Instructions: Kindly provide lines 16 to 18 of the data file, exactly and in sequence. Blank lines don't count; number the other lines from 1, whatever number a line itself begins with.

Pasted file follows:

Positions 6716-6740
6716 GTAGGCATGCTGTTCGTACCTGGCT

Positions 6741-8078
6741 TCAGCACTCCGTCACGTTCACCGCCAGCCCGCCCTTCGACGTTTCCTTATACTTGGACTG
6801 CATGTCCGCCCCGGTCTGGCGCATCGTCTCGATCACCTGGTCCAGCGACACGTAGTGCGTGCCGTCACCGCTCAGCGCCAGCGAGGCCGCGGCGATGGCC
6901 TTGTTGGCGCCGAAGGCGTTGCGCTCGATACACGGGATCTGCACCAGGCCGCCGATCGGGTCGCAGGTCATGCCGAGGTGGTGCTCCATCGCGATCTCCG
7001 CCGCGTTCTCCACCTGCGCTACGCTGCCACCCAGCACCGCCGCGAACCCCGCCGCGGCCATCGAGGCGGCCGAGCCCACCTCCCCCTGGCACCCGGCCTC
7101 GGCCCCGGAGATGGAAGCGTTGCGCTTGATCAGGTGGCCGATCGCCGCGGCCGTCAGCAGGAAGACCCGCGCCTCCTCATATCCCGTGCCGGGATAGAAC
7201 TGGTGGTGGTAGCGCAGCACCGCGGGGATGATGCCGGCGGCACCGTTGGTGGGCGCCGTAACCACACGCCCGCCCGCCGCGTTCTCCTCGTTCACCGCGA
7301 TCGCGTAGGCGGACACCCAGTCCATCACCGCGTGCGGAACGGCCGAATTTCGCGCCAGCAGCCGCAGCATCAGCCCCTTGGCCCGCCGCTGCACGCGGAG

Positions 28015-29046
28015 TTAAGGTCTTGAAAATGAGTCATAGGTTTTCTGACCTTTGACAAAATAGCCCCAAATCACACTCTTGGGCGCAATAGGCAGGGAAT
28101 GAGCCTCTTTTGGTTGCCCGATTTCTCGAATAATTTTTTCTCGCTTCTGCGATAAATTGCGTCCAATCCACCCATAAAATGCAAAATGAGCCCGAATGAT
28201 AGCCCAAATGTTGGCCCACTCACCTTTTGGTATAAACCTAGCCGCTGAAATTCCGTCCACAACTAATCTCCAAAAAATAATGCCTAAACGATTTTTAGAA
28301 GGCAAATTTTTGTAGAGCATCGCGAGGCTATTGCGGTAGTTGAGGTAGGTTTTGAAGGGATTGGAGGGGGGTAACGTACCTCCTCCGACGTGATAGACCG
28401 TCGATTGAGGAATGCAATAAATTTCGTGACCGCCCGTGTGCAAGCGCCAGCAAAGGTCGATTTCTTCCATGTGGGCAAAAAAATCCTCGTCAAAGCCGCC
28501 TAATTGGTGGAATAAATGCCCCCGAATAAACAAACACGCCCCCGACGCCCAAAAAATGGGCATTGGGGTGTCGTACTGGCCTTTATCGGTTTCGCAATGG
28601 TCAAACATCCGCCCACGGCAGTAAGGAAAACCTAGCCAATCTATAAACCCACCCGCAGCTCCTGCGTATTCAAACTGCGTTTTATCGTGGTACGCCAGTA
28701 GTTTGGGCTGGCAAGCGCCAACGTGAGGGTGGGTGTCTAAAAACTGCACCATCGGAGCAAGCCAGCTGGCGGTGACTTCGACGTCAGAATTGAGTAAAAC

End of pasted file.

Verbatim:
28401 TCGATTGAGGAATGCAATAAATTTCGTGACCGCCCGTGTGCAAGCGCCAGCAAAGGTCGATTTCTTCCATGTGGGCAAAAAAATCCTCGTCAAAGCCGCC
28501 TAATTGGTGGAATAAATGCCCCCGAATAAACAAACACGCCCCCGACGCCCAAAAAATGGGCATTGGGGTGTCGTACTGGCCTTTATCGGTTTCGCAATGG
28601 TCAAACATCCGCCCACGGCAGTAAGGAAAACCTAGCCAATCTATAAACCCACCCGCAGCTCCTGCGTATTCAAACTGCGTTTTATCGTGGTACGCCAGTA